Monday, July 11, 2016

Researching Issues Close to Home

Mount Everest may draw hundreds, if not thousands of people to Nepal each year, but it was the more remote regions that influenced Janardan Mainali '16M to study earth sciences. Nepal’s treacherous terrain affects more than just mountain climbers; it also impedes villagers’ access to basic elements like water. For his studies, Mainali was specifically interested in dynamics of natural resources and their inherent link to the people who live in the place he calls home.

Mainali, a Fulbright Scholar, began his master’s studies at UNCW in August 2014, and received a grant from the International Foundation for Science to fund his fieldwork in Nepal. “I was born and raised in a remote, hilly region of Nepal in an agrarian family,” he said, “and grew up observing change in the forests and farms around my house.” Following landslides, he said, “those barren lands were protected under the community forest regime and they are now full-fledged forests. That helped local people as they no longer had to walk long distances to collect forest products.”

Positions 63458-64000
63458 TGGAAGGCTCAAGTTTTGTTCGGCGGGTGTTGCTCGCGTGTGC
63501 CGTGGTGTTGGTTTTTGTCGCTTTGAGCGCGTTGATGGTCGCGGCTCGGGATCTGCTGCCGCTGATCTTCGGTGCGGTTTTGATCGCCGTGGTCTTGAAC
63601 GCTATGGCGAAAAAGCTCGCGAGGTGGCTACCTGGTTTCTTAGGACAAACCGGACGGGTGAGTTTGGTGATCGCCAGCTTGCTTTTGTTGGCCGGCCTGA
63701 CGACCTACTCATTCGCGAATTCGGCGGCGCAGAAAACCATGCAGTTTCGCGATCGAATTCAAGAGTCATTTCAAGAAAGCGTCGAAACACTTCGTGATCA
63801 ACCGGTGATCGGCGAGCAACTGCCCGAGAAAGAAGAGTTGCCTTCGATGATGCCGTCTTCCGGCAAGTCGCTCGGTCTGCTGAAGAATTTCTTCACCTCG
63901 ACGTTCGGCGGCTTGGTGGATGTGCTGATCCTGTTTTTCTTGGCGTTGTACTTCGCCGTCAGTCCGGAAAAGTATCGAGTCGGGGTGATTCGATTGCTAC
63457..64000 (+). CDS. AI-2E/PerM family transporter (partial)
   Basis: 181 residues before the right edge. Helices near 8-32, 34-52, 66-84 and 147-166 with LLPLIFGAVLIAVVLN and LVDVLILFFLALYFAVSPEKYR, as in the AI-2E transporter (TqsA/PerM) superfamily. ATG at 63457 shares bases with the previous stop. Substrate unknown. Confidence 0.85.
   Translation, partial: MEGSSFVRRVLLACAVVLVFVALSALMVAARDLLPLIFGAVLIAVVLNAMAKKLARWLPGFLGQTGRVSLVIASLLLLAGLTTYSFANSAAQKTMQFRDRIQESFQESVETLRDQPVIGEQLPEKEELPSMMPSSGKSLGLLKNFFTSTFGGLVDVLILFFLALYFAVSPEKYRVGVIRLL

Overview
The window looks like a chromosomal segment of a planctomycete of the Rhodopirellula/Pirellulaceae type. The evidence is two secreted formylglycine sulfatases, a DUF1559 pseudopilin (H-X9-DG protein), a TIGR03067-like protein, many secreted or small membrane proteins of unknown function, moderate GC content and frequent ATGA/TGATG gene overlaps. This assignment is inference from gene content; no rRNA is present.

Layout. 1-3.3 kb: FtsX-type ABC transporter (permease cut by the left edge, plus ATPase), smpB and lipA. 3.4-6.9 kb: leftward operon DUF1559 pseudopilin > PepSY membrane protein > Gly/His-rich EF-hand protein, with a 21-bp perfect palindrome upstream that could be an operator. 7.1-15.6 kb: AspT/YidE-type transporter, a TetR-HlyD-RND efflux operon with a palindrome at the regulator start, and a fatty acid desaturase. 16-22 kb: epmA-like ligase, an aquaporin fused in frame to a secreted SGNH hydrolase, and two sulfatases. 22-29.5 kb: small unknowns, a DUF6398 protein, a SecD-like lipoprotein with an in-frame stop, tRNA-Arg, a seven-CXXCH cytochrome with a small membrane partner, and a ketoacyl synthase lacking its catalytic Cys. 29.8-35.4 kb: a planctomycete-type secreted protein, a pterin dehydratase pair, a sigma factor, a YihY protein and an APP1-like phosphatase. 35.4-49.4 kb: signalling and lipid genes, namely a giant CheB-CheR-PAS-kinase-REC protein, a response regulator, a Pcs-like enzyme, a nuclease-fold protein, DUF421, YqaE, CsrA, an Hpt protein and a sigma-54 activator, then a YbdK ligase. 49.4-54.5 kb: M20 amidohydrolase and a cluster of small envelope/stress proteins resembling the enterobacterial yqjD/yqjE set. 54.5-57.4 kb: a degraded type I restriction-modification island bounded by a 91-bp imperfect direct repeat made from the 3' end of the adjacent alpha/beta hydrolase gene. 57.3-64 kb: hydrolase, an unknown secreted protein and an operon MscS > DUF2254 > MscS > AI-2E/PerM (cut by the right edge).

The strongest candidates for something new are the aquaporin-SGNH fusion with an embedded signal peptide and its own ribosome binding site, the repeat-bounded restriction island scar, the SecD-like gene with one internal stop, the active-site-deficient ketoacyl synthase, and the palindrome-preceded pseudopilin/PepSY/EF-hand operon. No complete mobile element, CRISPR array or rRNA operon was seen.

As part of his master’s thesis in geoscience, Mainali collected data from 10 villages in his native Nepal to assess socioeconomic drivers of drought vulnerability in the Ramechhap district. “Thank you so much, UNCW and Wilmington, for being so accommodating to international students,” he said. “Thank you for making this journey so memorable. I will miss UNCW and Wilmington.”

Read more about Janardan at We Are UNCW.

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